Producer Mark Ramsey on the moment he ‘met Orson Welles’

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Mark Ramsey. Photo courtesy of Mark Ramsey

When “FADE IN: Quentin Tarantino & Pulp Fiction” producer Mark Ramsey was a child, his mom took him to see Orson Welles’ 1941 groundbreaking “Citizen Kane” at the Dryden Theater in Rochester, New York, where he grew up. 

Ramsey recalls that Ruth Warrick – one of film’s stars – was attending the special screening of the film and watched along with the audience. “Citizen Kane” was her feature debut, in which she played the publishing tycoon Charles Foster Kane’s first wife, Emily. Director and star Orson Welles was only 25 when he directed the film, considered by many one of the best of all time. 

Ramsey remembers that day in Rochester was the moment when he first “met” Welles on screen.

This segment has been edited for length and clarity. 

We were [at the Dryden Theater] that night to see a movie, but not just any movie. We were there to see “Citizen Kane,” and we weren't alone. There was a special guest, Ruth Warrick. 

Now, at the time, Ruth was most famous for daytime drama, but to any movie fan, she would always be known as the first wife of Charles Foster Kane. She was the last surviving major actor from the film, and there she was, right at the front of the theater. She watched the movie with us.

Orson Welles – the force behind “Citizen Kane” – created novelty out of the familiar. He carried that skill into the new entertainment medium of radio. 

[Welles] catapulted to national fame thanks to his radio version of “War of the Worlds,” which was in a breaking news style and actually convinced, unfortunately, more than a few people that aliens had in fact landed in Grover's, New Jersey.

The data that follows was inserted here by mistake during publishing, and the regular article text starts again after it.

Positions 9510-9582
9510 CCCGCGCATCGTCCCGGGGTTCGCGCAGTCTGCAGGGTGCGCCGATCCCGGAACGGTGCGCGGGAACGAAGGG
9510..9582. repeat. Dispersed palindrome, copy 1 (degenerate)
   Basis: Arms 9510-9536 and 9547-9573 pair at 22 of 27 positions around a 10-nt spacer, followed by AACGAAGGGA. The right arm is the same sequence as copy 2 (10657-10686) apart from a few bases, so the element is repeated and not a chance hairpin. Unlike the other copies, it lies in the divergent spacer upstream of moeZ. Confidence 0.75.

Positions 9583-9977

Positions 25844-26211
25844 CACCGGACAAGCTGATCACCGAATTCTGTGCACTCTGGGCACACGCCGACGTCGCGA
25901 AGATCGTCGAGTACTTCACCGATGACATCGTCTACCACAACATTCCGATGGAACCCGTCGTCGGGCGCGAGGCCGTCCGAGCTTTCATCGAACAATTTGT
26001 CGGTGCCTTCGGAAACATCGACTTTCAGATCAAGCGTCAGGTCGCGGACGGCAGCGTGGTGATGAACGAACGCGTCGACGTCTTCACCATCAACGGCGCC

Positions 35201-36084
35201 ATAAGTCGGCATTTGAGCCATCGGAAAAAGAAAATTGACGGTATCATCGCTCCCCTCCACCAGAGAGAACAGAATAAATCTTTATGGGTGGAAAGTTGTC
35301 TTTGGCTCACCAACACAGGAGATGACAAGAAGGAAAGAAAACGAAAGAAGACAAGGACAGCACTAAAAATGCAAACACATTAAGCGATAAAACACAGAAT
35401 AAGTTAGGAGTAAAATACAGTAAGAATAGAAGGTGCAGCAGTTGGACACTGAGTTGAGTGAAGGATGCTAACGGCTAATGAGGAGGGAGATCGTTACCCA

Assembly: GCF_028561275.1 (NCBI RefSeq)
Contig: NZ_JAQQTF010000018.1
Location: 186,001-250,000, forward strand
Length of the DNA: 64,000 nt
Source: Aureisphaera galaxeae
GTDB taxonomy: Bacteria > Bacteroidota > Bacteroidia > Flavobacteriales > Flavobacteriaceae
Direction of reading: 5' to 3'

“We know now that in the early years of the twentieth century this world was being watched closely by intelligences greater than man's and yet as mortal as his own. We know now that as human beings busied themselves about their various concerns, they were scrutinized and studied, perhaps almost as narrowly as a man with a microscope might scrutinize the transient creatures that swarm and multiply in a drop of water. With infinite complacence, people went to and fro over the earth about their little affairs, serene in the assurance of their dominion over this small spinning fragment of solar driftwood which, by chance or design, man has inherited out of the dark mystery of Time and Space.”- Orson Welles, “War of the Words.”

His deal with RKO was just total artistic freedom. He was the envy of Hollywood. He wasn't even 25. He was a boy genius, and he could make anything he wanted. And what he made was “Citizen Kane,” still today regarded as one of the best movies ever made. 

There's a scene at a breakfast table, and it's only two minutes long, has almost no dialogue, but it vividly shows the dissolution of Kane's marriage to the character played by Ruth Warrick. It's just brilliant.

At the front of the Dryden Theatre in Rochester, New York on that day, all those years ago, that was the moment that I met Orson Welles. 



Rebecca Mooney